I sampled a few local beers before and during dinner, and then moved on to the whiskey in lieu of dessert. The list of American whiskeys on their website currently shows slightly more than 100 selections. I feel like that has probably grown since my visit last year, when I’m guessing they had closer to 70 offerings. I decided to try out the Old Scout Single Barrel, Cask Strength Bourbon.

This is from Smooth Ambler, which is a craft distillery located in West Virginia that was established in 2009. In addition to what they distill themselves, Smooth Ambler also bottles sourced whiskeys. But they are very transparent about what they do and keep all of the whiskey they don’t distill themselves under the Old Scout label. Most, if not all of these come from the MGPI distillery in Indiana. The Single Barrel, Cask Strength bottling is an older and stronger version of their standard Old Scout Straight Bourbon, which is aged a minimum of 7 years and bottled at 99 proof. Both are non-chill filtered and come from a mashbill of 60% corn, 36% rye and 4% malted barley.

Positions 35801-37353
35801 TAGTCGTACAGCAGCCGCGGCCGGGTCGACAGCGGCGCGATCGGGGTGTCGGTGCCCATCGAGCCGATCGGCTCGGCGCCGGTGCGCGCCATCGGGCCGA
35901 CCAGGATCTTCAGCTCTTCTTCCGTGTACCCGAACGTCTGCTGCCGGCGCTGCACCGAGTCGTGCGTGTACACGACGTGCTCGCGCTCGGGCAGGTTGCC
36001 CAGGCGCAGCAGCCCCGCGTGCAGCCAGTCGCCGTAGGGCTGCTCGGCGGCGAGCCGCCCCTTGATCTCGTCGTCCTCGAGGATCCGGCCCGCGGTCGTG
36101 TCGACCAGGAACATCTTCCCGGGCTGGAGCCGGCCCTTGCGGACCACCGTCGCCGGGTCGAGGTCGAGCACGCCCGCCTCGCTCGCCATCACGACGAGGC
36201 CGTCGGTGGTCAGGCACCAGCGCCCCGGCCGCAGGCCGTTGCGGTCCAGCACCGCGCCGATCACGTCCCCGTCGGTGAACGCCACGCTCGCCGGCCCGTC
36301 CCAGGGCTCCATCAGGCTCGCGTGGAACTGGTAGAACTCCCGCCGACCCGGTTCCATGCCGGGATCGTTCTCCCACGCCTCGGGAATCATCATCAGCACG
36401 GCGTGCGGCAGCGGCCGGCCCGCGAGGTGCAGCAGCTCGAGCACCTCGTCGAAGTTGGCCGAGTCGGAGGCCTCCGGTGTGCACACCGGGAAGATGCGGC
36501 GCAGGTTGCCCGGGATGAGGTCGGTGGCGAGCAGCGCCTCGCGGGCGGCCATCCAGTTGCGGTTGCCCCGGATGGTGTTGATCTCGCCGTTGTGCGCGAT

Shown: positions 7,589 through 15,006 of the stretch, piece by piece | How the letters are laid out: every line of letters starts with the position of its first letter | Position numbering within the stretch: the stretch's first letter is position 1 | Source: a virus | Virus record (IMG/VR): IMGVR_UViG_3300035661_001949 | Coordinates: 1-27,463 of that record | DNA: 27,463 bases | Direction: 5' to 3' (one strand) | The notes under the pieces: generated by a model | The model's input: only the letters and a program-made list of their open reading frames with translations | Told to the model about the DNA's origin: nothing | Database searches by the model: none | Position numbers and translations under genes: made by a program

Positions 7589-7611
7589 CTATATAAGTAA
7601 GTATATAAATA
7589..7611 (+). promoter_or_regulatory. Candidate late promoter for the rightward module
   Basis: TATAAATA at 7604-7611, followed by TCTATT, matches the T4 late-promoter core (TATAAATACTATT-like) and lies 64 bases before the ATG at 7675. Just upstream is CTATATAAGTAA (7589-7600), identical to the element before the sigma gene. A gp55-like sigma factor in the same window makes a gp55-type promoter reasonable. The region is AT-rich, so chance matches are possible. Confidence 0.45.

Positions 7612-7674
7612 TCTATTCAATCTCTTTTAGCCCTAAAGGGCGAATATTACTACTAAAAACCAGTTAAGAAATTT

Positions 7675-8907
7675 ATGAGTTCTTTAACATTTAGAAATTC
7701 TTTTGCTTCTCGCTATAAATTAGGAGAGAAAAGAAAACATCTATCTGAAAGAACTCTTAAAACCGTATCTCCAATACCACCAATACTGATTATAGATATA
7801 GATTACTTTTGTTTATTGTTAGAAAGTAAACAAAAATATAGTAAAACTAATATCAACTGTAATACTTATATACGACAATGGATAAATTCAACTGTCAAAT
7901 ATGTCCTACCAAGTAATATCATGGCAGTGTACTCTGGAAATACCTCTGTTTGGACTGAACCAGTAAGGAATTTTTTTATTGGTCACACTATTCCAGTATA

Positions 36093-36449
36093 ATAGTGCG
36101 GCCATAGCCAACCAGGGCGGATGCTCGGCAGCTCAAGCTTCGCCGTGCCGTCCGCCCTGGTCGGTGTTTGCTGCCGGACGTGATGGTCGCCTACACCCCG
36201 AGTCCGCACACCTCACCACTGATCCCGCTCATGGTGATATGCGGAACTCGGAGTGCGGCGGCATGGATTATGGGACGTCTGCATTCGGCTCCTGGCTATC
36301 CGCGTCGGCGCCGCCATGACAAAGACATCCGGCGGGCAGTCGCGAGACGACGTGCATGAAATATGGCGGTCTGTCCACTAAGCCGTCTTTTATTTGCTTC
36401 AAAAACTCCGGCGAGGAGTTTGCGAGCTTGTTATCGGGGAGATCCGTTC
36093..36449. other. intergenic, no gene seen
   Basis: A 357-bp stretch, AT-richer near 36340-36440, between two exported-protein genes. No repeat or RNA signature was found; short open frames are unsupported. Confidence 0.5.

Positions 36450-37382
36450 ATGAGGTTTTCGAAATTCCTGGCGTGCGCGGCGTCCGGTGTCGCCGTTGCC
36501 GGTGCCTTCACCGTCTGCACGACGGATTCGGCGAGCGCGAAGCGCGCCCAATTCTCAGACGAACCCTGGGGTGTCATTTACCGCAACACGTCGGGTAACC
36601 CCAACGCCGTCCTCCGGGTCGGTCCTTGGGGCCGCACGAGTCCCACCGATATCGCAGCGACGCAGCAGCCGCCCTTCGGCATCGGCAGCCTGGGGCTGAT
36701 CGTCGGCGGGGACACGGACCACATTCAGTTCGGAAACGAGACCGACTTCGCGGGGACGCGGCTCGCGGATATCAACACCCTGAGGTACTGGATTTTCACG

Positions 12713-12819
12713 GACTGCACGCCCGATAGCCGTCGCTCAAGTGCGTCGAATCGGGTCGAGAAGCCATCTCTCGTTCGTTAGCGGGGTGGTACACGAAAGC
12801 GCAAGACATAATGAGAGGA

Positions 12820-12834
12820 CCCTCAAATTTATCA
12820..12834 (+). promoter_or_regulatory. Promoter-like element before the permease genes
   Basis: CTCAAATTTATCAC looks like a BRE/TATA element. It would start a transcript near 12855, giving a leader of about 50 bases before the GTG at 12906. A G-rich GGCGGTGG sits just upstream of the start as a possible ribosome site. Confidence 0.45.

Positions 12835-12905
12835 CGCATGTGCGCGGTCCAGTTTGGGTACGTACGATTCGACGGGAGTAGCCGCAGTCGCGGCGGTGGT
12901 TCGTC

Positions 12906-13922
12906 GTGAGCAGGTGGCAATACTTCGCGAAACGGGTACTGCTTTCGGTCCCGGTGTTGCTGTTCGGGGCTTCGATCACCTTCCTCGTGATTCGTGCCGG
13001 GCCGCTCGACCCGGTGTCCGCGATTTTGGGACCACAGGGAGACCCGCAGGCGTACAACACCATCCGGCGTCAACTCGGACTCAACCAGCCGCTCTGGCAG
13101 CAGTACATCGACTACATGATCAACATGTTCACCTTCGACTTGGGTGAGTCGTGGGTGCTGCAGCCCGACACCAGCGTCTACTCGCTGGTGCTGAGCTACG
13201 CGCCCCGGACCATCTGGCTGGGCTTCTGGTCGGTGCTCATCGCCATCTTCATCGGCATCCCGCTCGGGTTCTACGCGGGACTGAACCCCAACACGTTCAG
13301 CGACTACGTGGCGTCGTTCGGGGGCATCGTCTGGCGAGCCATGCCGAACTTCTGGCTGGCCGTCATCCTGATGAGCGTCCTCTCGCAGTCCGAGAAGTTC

This particular Single Barrel, Cask Strength bottling was aged 9 years and came in at 100 proof. It was big and full flavored (but not too hot or punchy), with a rich and dark character showcasing saddle leather and abundant spice notes. The long, spice-driven finish carried balancing oak notes and a subtle, dark baked fruit character. A solid performer.

Monday, March 20, 2017

Whiskey Road Trip, Old Taylor and Old Crow sites